Pictured Rocks and Missouri River, Omaha Reservation


Forty years ,—almost,—of life therein have made Nebraska dear to me. From early boyhood to middle years her prairies, plains, lakes and streams, her hills and canyons, buttes and badlands, have been my constant and loving companions. Her people have been my people,— Pawnee, Sioux, Omaha, Otoe, Ponca ;—the diggers of dugouts in early days; the dwellers in white topped wagons who slept and ate on mother earth; the isolated ranchers and cowboys; the freighters who hauled civilization to her most distant settlements: the homesteaders,—from whatsoever land—Iowa, Missouri, Minnesota, Illinois, Indiana, Ohio, New York, New England,—German, Pole, Irish, English, Swede, Dane, Russian, Bohemian.

Central in the great American plain between the Gulf and Hudson Bay, parted by the broad Platte Valley, natural roadway between the East and the West, Nebraska is the heart of the continent, the pathway of Empire. Life within her limits his been always strongly characterized—the type of its class. The monsters of the Cretaceous age lived here in greatest host and left their bones as witness to the fact. The plains’ Indian here attained his greatest perfection,—Pawnee in culture, Sioux and Cheyenne in war. The mountains and the Mississippi Valley meet within her borders and greater variety of fauna and flora flourish here than in other states.

Two great migrations peopled Nebraska with whites. The first,—at the close of the Civil War, reaching into the seventies,—filled the valleys and prairies of the southeast and central sections. The second,—in the later eighties,— crossed the sand hill belt and planted the settler’s cabin and sod house on the remotest peak of the Pine Ridge in the northwest and the furthest canyon’s edge in the southwest. Boyhood found me in the midst of the first migration early manhood was borne along to the farthest frontier by the second.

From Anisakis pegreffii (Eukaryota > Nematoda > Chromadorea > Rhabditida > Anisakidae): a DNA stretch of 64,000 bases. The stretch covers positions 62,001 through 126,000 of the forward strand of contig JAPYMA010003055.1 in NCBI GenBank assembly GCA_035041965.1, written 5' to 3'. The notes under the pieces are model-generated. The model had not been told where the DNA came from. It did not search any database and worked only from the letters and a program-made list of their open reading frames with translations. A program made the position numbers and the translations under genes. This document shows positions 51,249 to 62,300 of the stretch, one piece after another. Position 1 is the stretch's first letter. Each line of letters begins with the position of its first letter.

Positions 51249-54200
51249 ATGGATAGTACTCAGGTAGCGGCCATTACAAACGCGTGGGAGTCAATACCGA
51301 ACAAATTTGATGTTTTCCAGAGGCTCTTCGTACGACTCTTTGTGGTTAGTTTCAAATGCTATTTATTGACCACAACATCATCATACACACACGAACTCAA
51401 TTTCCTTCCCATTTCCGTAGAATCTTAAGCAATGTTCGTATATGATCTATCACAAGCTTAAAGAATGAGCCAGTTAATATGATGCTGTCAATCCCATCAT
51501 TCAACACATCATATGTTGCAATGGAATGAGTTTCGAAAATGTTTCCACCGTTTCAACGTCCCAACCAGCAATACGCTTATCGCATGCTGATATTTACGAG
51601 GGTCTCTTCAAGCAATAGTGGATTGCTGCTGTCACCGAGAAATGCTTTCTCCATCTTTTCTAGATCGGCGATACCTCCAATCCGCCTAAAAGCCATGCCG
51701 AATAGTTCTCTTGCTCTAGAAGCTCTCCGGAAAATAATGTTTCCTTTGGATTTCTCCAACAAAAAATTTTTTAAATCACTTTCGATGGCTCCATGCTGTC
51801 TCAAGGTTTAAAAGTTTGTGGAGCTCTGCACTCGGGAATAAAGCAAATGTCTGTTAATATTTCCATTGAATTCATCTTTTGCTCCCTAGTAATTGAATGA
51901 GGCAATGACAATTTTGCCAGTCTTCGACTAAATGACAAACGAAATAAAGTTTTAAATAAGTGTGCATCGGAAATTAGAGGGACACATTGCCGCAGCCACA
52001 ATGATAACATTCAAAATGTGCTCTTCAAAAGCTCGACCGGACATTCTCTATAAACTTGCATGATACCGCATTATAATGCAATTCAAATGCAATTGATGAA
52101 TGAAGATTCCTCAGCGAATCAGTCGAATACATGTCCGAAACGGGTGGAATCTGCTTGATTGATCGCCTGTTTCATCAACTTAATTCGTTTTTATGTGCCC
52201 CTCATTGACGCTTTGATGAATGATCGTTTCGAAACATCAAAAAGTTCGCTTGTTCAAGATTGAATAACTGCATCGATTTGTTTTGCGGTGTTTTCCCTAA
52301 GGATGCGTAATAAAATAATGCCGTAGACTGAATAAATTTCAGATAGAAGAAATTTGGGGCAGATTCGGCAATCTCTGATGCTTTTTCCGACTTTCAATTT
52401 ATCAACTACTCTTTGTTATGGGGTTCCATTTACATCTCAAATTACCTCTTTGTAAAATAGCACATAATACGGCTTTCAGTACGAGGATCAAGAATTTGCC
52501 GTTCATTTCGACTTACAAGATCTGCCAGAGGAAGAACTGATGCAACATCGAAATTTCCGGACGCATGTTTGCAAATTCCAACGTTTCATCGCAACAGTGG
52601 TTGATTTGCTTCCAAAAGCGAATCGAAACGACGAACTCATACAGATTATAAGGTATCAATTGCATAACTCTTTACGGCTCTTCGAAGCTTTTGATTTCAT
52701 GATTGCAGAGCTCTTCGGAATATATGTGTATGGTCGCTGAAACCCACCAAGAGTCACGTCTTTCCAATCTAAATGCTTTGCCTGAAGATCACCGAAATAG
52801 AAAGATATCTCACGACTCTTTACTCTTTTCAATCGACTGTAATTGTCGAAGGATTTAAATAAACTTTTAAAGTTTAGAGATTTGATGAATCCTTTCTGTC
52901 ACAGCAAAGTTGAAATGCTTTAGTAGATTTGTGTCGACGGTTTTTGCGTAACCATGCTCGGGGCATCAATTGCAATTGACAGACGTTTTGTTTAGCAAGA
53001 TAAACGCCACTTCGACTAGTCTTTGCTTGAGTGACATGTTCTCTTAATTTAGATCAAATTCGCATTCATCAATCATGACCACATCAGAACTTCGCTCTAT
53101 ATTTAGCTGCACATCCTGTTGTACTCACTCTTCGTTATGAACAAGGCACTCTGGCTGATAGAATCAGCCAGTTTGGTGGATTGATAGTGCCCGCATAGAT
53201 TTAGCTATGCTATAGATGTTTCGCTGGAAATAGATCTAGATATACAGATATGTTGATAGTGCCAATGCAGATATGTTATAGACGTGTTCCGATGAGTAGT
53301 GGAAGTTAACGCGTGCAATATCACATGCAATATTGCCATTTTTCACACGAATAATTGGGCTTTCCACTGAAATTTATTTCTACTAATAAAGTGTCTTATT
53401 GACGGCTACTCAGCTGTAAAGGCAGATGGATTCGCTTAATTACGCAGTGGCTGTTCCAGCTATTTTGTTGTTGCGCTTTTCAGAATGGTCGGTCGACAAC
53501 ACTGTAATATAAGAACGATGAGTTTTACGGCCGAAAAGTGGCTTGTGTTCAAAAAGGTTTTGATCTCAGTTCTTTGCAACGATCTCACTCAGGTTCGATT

The scenes and incidents of early settlement have a charm for all the generations which come after. The conquest of a new land from wild animals, wild plants and wild men is full of human action, of hardship, of sacrifice, of heroic deeds. Nebraska life is filled with these. The material for a new literature is here. A new literature will spring from its inspiration. There must be the beginnings,—this book among them.

Many of these poems and sketches were written in the hurry of country newspaper life,— some of them composed with printer’s stick in hand while the press waited for the form. Not always the sentiment expressed is the sentiment held now, but always it is a sentiment which lived on these plains.

Personalities are in these poems— none of them unkindly meant, either when written or now. It has been found impossible to print significant things in Nebraska life without the names which belong to the events.

Most of the illustrations are made from the author’s camera, two or three from that of Dr. E. H. Barbour and Dr. C. E. Condra. Seven years service in field work for the Nebraska State Historical Society has resulted in some fifteen hundred negatives from which selection has been made. Those who have made original drawings for the hook are Mr. W. H. Farnam, Mr. Ned Hadley, Miss Bernice Branson and Ruth Sheldon. Each of them has been most helpful and sympathetic in the creation of this little volume, into it, from all who have had aught to do with it, goes the spirit of the German poet, Baumbach:

"Mein Thüringen. aus dem ich schied.
"Dir klingt mein Sang, Dich grüsst mein Lied."

Historical Society Rooms, September 19, 1907.


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